The second Gilded Age “cottage” on our Newport tour is The Elms, home to Mr. and Mrs. Edward Julius Berwind. The Elms is probably my favorite of these great mansions, both for the look of the building as well as the grounds. The Elms is located at 367 Bellevue Ave. and was built between 1899 and 1901. At the time, it cost approximately $1.4 million – in today’s US dollars that would be somewhere around $24 million! The family had a much smaller house on this site previously, but tore it down to build something more acceptable for one of the richest men in Newport at that time. Architect Horace Trumbauer designed the house in the image of the chateau d’Asnieres in France.
Mr. Berwind, Homeowner of The Elms
Photo Credit: Wikipedia
As I mentioned above, The Elms is gorgeous. You approach the house up this driveway that is surrounded by these giant trees – previously the eponymous elm trees. It is however the back of the home where the most beauty is – in my opinion. As you come down the stairs from a wide terrace, there is a large stretch of beautiful manicured lawn that leads down to a sunken garden. Every time I go to The Elms I have to go down to the sunken garden and can just imagine how much fun it would have been to play down there. Besides the obvious flowers and topiaries, there are several fountains, a little grotto, stone gazebo and weeping beech trees.
The inside is stunning too – my favorite room is the conservatory – which looks out over the backyard and also contains fountains and some lounge chairs that look so comfy. Among the other rooms that are located on the first floor are the ballroom, library, and marble foyer. The second floor houses the bedrooms for the family and guests, while the third floor housed the indoor servants. The Elms was one of the first homes to be entirely wired for electricity, with no alternate form of power/lighting. Mr. Berwind was all about technology and having the best upgrades (something his sister, Julia, would not continue in the 25+ years she lived there following her brother’s death in 1936).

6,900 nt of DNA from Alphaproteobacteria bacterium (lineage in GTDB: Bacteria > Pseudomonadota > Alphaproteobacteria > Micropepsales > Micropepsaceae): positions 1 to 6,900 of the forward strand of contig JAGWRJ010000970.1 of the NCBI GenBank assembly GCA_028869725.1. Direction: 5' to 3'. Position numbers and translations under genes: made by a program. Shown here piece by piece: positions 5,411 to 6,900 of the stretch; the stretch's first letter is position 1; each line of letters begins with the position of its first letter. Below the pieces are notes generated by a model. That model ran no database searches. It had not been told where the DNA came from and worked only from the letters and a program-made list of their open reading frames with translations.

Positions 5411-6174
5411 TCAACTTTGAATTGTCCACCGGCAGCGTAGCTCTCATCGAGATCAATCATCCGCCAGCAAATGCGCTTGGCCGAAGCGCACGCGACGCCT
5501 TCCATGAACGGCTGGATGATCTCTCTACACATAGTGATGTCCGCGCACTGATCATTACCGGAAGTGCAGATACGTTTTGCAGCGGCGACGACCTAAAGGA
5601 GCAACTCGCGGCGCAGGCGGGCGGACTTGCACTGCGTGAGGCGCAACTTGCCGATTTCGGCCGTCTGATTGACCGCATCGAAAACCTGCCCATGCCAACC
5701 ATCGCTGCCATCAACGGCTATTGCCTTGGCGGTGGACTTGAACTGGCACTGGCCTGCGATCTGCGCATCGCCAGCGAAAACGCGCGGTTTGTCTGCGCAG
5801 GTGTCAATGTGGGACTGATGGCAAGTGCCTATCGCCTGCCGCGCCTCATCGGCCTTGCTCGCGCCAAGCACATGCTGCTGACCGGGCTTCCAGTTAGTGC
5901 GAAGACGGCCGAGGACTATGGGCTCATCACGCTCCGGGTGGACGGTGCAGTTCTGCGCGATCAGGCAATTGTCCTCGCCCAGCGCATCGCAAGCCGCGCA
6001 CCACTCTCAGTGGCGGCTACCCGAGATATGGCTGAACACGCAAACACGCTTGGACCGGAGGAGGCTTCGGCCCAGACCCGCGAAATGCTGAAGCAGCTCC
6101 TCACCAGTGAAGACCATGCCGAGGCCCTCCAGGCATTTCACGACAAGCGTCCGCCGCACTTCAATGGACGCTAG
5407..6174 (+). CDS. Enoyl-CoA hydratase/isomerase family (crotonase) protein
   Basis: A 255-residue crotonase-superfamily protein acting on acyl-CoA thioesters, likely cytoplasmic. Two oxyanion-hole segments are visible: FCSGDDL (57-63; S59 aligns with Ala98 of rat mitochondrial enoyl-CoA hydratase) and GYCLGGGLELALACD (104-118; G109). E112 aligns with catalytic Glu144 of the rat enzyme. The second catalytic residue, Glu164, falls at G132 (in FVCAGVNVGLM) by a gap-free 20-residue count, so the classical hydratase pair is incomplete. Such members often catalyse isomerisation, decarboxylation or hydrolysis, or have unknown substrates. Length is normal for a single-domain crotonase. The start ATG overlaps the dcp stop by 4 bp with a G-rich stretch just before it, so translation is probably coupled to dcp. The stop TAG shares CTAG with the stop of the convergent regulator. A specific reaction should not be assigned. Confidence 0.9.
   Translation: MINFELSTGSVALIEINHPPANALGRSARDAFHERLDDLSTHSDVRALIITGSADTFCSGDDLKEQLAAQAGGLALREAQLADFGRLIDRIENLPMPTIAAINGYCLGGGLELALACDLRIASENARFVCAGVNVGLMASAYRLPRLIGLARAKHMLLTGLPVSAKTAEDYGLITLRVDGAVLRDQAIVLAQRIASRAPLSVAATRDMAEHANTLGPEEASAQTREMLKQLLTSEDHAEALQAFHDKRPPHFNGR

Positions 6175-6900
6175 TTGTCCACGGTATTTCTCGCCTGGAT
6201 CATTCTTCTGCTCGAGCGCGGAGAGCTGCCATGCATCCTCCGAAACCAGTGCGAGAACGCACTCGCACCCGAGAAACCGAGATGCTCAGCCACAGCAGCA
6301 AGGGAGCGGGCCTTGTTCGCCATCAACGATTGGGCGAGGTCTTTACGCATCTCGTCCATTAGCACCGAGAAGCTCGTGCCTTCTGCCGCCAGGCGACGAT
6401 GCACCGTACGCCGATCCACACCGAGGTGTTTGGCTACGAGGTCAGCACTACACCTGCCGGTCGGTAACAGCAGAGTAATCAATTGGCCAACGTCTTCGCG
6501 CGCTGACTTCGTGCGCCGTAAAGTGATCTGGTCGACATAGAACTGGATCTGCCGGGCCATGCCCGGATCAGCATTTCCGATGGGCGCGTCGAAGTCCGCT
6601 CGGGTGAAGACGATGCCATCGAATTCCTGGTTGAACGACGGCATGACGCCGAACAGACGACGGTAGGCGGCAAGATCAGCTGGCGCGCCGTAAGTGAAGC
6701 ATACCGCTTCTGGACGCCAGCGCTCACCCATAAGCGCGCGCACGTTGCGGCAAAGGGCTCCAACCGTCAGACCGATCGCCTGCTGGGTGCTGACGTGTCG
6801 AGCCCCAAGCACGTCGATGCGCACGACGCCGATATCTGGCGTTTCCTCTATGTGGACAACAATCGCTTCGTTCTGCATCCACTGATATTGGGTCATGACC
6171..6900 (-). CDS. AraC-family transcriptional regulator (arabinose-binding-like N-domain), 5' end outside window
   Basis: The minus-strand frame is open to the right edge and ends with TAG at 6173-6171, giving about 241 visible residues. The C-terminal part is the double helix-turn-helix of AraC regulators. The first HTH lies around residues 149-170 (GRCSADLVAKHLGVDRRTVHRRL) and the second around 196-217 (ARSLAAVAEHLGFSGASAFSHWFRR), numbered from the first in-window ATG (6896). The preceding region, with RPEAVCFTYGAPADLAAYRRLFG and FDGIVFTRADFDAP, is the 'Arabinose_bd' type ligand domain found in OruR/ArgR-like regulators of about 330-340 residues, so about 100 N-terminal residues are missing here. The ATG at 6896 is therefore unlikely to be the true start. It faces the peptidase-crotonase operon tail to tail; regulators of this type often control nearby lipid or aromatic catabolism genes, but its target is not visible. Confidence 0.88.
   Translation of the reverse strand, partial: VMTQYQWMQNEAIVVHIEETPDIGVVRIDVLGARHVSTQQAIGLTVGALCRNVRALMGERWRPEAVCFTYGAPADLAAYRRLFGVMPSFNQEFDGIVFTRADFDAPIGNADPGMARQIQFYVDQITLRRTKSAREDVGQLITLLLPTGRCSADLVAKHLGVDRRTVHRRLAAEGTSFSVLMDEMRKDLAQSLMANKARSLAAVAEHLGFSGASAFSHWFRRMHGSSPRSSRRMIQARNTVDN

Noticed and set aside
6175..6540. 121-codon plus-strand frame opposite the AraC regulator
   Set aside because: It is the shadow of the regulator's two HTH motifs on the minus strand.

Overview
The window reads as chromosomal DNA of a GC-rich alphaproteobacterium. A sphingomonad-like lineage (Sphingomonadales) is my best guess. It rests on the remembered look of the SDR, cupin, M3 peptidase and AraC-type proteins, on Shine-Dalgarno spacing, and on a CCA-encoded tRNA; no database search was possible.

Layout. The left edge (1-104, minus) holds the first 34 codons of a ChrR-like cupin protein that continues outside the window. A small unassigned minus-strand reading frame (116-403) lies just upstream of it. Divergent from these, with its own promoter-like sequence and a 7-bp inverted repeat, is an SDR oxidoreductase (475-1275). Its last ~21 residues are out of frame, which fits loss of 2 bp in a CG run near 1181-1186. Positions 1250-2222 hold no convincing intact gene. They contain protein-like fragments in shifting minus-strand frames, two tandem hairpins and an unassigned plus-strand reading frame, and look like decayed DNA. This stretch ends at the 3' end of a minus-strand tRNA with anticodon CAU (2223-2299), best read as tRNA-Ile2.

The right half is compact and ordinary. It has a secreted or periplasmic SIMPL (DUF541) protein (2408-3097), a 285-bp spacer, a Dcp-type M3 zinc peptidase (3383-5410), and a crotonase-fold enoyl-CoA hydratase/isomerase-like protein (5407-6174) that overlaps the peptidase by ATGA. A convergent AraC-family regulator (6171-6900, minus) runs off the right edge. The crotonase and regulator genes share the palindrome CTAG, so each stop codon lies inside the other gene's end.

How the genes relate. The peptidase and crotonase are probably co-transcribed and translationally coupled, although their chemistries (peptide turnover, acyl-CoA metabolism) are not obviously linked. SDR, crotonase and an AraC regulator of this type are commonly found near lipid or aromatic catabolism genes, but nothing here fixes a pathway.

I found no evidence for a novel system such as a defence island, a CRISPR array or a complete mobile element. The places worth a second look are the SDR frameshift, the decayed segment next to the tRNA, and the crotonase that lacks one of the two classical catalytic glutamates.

There is also a carriage house on the property which was turned into an automobile garage at a later date. The outdoor staff lived above the carriage house.
The carriage house patio where you can lunch
Photo Credit: Me
After the death of Mrs. Julia Berwind, the home was auctioned off and in 1962 it came quite close to being demolished. It ended up being sold to the Newport Preservation Society for $116,000 – the equivalent of just shy of a million dollars in 2014 US dollars. The home has been open for tours since.
Speaking of tours – you can visit the Elms as a one house tour or as part of the Gilded Age tour package. During the high season the home is open daily, during the off season it is open only on weekends. There is an additional tour you can purchase called the Servants Life Tour which will take you down into the bowels of the house as well as up to the third floor dormitories allowing you to see what it would have been like to be a servant. Lunch (sandwiches, salads, and snacks) can be purchased and consumed in the carriage house.
I have been to this home in both the summer and winter seasons and it is beautiful at all times. If you go, you definitely need to plan some time to spend out in the gardens. My other favorite place is one of those places that weren’t really meant to be seen. There is a cul-de-sac that terminates at the delivery entrance that is covered with a very large trellis that is covered by wisteria and other climbing vines.
You can read more about The Elms at the Newport Preservation Society page.
Here is a video that might be worth checking out. It is a short clip from the Servants Life Tour to give you a little behind the scenes peek.
What do you think of The Elms? Have you been here?
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